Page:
Painful urination is any pain, discomfort, or burning sensation when passing urine.
Pain may be felt right where the urine passes out of the body. Or, it may be felt inside the body, behind the pubic bone, or in the bladder or prostate.
Pain on urination is a fairly common problem. People who have pain with urination also may have the urge to urinate more often.
Painful urination is most often caused by an infection or inflammation somewhere in the urinary tract, such as:
- Bladder infection (adult)
- Bladder infection (child)
- Swelling and irritation of the tube that carries urine out of the body (urethra)
Painful urination in women and girls may be due to:
- Changes in the vaginal tissue during menopause (atrophic vaginitis)
- Herpes infection in the genital area
- Irritation of the vaginal tissue caused by bubble bath, perfumes, or lotions
- Vulvovaginitis, such as yeast or other infections of the vulva and vagina
Other causes of painful urination include:
When to Contact a Medical Professional
Call your health care provider if:
- There is drainage or a discharge from your penis or vagina.
- You are pregnant and are having any painful urination.
- You have painful urination that lasts for more than 1 day.
- You notice blood in your urine.
- You have a fever.
What to Expect at Your Office Visit
Your provider will perform a physical exam and ask questions such as:
- When did the painful urination begin?
- Does the pain occur only during urination? Does it stop after urination?
- Do you have other symptoms such as back pain?
- Have you had a fever higher than 100°F (37.7°C)?
- Is there drainage or discharge between urinations? Is there an abnormal urine odor? Is there blood in the urine?
- Are there any changes in the volume or frequency of urination?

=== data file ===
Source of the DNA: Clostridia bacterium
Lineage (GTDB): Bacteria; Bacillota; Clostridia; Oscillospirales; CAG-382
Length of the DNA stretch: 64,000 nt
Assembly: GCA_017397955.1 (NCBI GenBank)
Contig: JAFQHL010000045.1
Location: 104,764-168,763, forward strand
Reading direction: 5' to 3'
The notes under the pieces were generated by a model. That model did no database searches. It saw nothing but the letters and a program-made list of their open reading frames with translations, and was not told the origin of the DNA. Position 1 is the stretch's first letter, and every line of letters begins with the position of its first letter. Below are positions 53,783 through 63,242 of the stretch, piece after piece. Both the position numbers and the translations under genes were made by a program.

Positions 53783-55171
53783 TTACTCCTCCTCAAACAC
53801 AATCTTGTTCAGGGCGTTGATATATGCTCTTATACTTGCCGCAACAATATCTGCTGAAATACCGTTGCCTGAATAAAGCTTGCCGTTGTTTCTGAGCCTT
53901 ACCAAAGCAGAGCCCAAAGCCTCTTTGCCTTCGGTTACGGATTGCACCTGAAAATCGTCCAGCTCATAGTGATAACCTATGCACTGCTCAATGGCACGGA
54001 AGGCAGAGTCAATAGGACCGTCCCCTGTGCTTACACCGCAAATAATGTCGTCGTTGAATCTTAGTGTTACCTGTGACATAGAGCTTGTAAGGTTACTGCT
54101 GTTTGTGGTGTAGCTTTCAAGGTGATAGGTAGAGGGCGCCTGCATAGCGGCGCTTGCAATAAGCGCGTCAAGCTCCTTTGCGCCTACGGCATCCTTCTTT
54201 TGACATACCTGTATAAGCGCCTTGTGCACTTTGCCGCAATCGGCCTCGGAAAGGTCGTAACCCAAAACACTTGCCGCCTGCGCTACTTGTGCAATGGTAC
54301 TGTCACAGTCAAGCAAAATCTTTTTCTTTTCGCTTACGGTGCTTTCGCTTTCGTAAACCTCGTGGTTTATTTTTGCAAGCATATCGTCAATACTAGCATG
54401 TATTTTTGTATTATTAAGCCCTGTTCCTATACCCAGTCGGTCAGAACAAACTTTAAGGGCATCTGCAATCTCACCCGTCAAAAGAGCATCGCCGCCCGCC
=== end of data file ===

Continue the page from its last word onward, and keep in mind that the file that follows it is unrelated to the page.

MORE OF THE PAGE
- Do you feel the urge to urinate?
- Are there any rashes or itching in the genital area?
- What medicines are you taking?
- Are you pregnant or could you be pregnant?
- Have you had a bladder infection?
- Do you have any allergies to any medicines?
- Have you had sexual intercourse with someone who has, or may have, gonorrhea or chlamydia?
- Has there been a recent change in your brand of soap, detergent, or fabric softener?
- Have you had surgery or radiation to your urinary or sexual organs?
A urinalysis will be done. A urine culture may be ordered. If you have had a previous bladder or kidney infection, a more detailed history and physical exam are needed. Extra lab tests will also be needed. A pelvic exam and exam of vaginal fluids are needed for women and girls who have vaginal discharge. Men who have discharge from the penis may need to have a urethral swab done. However, testing a urine sample may be sufficient in some cases.
Other tests may include:
- Ultrasound of the kidneys and bladder
- An exam of the inside of bladder with a lighted telescope (cystoscope)
Treatment depends on what is causing the pain.
Dysuria; Painful urination
Cody P. Dysuria. In: Kliegman RM, Lye PS, Bordini BJ, Toth H, Basel D, eds. Nelson Pediatric Symptom-Based Diagnosis. Philadelphia, PA: Elsevier; 2018:chap 18.
Germann CA, Holmes JA. Selected urologic disorders. In: Walls RM, Hockberger RS, Gausche-Hill M, eds. Rosen's Emergency Medicine: Concepts and Clinical Practice. 9th ed. Philadelphia, PA: Elsevier; 2018:chap 89.
Kooper KL, Badalato G, Rutman MP. Infections of the urinary tract. In: Partin AW, Domochowski RR, Kavoussi LR, Peters CA, eds. Campbell-Walsh-Wein Urology. 12th ed. Philadelphia, PA: Elsevier; 2021:chap 55.
Sobel JD, Down P. Urinary tract infections. In: Bennett JE, Dolin R, Blaser MJ, eds. Mandell, Douglas, and Bennett's Principles and Practice of Infectious Diseases. 9th ed. Philadelphia, PA: Elsevier; 2020:chap 72.
Review Date 1/10/2021
Updated by: Kelly L. Stratton, MD, FACS, Associate Professor, Department of Urology, University of Oklahoma Health Sciences Center, Oklahoma City, OK. Also reviewed by David Zieve, MD, MHA, Medical Director, Brenda Conaway, Editorial Director, and the A.D.A.M. Editorial team.